Ladakh Demand for Sixth Schedule

Ladakh Demand for Sixth Schedule


Article 244: Autonomous District Councils (ADCs), which have some legislative, judicial, and administrative autonomy within a state, are created through the Sixth Schedule in accordance with Article 244.

The governance of tribal territories in the four northeastern states of Assam, Meghalaya, Tripura, and Mizoram is subject to unique rules included in the Sixth Schedule.

The sixth schedule is actually designed for the northeastern states of India. It provides special provisions for the tribal people who are present in the four north-eastern states of Assam, Meghalaya, Tirupura, and Mizoram

Autonomous district council:As in the above-mentioned states, The tribal areas in those regions have become ADC, and the governor is empowered to organise and reorganise the ADC.

These areas have some exceptions, such as the fact that acts passed by parliament and the state legislature will not be implemented in those areas

The power of control will lie in the hands of the president or governor of the state.

District autonomous council: every ADC has a DAC, which consists of thirty members.Four members were nominated by the governor, and the remaining 26 members were elected on the basis of adult franchise.

Council Authority: The districts and regional councils are in charge of managing the regions that fall within their purview.Laws pertaining to land, forests, canal water, shifting agriculture, village administration, property inheritance, marriage and divorce, social norms, and other specific topics are within their purview. However, the governor must consent to every such piece of legislation.They could serve as village councils or tribal courts to hear lawsuits and other disputes. They hear their appeals. The governor specifies what matters and suits are under the high court’s jurisdiction.Primary schools, pharmacies, markets, ferries, fisheries, roads, and other facilities can all be established, built, or managed by the district council.They have the authority to evaluate, collect, and impose certain land revenue requirements.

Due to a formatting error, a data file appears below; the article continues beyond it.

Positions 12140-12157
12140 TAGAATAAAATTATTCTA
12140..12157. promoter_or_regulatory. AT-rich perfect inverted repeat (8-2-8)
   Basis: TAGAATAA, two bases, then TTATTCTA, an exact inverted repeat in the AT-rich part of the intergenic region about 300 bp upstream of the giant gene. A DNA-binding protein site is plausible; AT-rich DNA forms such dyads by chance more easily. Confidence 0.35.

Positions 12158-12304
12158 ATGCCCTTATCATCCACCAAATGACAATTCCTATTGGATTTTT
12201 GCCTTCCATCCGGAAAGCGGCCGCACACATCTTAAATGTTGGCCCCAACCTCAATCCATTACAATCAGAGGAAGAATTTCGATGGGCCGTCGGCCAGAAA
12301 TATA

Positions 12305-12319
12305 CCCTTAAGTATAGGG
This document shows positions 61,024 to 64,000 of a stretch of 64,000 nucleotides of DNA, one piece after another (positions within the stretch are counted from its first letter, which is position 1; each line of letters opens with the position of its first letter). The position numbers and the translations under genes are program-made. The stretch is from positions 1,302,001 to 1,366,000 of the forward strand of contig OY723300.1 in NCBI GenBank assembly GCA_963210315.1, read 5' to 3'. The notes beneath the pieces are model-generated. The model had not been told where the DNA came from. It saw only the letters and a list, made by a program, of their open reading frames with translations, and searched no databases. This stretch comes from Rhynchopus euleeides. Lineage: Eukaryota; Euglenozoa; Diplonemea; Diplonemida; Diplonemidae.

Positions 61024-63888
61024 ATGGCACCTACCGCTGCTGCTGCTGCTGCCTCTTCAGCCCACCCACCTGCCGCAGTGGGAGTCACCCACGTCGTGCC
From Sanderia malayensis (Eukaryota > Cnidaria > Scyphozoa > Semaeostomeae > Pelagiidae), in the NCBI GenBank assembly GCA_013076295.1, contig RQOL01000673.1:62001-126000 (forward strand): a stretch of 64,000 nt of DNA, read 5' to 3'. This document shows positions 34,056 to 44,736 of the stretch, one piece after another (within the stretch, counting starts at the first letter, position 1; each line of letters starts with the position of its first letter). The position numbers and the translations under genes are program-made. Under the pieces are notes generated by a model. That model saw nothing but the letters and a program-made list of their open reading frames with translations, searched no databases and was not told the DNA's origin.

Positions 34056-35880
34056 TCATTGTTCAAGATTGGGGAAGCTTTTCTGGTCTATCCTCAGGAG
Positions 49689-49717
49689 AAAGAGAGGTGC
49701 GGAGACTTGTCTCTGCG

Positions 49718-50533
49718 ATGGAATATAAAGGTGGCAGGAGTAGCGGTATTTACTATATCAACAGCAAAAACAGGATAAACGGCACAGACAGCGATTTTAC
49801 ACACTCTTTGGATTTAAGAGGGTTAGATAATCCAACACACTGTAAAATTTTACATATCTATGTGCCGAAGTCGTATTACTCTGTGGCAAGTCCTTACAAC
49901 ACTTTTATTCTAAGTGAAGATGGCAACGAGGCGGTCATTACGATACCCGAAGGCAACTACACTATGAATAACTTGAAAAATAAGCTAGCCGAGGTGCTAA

Why Ladakh demands sixth schedule? 

 There was much enthusiasm, particularly in Leh, following the rulings on August 5, 2019, which established two new Union Territories. Because it felt ignored by the previous state government, which was presided over by parliamentarians from Jammu and Kashmir, the predominantly Buddhist Leh area had long wanted UT status.

But excitement quickly faded when it was revealed that the UT of Ladakh would not have a legislature, but the UT of J&K would. In the previous J&K Assembly, the region had four MLAs; today, bureaucrats control every aspect of the territory’s governance.

The administration now seems even further apart from Ladakh than it was in Srinagar, to many locals there. In addition, the region’s changing domicile policy in Jammu and Kashmir has raised concerns regarding its own land, jobs, demographics, and cultural identity.

Although the UT contains two Hill councils in Leh and Kargil, none of them are protected under the Sixth Schedule. Their jurisdiction is restricted to the allotment and use of land that the Center has committed to them, as well as the collection of certain municipal levies like parking fees.

Members of the Leh Apex Body Namgyal also asked the government to clarify “what will be the role and responsibility of the central government, the UT administration, and the Lieutenant Governor” in the Lok Sabha and to change the Ladakh Hill Development Council Act

Ladakh Demand for Sixth Schedule
Ladakh Demand for Sixth Schedule

 Ladakh demand for state hood 

Social, religious, and political leaders in Leh and Kargil have gone beyond the Sixth Schedule to call for Ladakh’s complete statehood as well as job and land security for the local populace. In support of these demands, the area went totally dark on Monday; a bandh of a similar nature was held in August when State Minister for Home Nityanand Rai visited Leh.

The Kargil district, home to Shia Muslims, has seen demands for both the restoration of special status and a merger with the J&K UT, which has been established as a legislative body. Under the KDA’s auspices, representatives of the social, religious, and political organizations in Kargil have united.

Author : Potnuri Bala Nirguna Naga Sathwik, a Student of Sastra University

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